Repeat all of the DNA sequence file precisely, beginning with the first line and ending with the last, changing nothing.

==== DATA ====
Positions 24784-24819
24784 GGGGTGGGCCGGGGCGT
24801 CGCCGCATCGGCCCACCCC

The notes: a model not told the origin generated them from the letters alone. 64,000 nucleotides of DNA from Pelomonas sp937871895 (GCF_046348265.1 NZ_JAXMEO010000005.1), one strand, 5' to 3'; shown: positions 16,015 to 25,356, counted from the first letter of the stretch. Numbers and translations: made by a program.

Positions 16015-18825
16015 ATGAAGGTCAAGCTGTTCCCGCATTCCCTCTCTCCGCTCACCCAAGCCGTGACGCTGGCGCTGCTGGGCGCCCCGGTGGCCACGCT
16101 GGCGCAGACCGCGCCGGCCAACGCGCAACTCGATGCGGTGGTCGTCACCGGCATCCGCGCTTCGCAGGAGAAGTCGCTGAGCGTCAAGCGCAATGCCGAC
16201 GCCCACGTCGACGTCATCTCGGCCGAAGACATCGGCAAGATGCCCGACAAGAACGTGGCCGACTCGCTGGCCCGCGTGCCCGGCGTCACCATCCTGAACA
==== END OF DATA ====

Positions 24784-24819
24784 GGGGTGGGCCGGGGCGT
24801 CGCCGCATCGGCCCACCCC

The notes: a model not told the origin generated them from the letters alone. 64,000 nucleotides of DNA from Pelomonas sp937871895 (GCF_046348265.1 NZ_JAXMEO010000005.1), one strand, 5' to 3'; shown: positions 16,015 to 25,356, counted from the first letter of the stretch. Numbers and translations: made by a program.

Positions 16015-18825
16015 ATGAAGGTCAAGCTGTTCCCGCATTCCCTCTCTCCGCTCACCCAAGCCGTGACGCTGGCGCTGCTGGGCGCCCCGGTGGCCACGCT
16101 GGCGCAGACCGCGCCGGCCAACGCGCAACTCGATGCGGTGGTCGTCACCGGCATCCGCGCTTCGCAGGAGAAGTCGCTGAGCGTCAAGCGCAATGCCGAC
16201 GCCCACGTCGACGTCATCTCGGCCGAAGACATCGGCAAGATGCCCGACAAGAACGTGGCCGACTCGCTGGCCCGCGTGCCCGGCGTCACCATCCTGAACA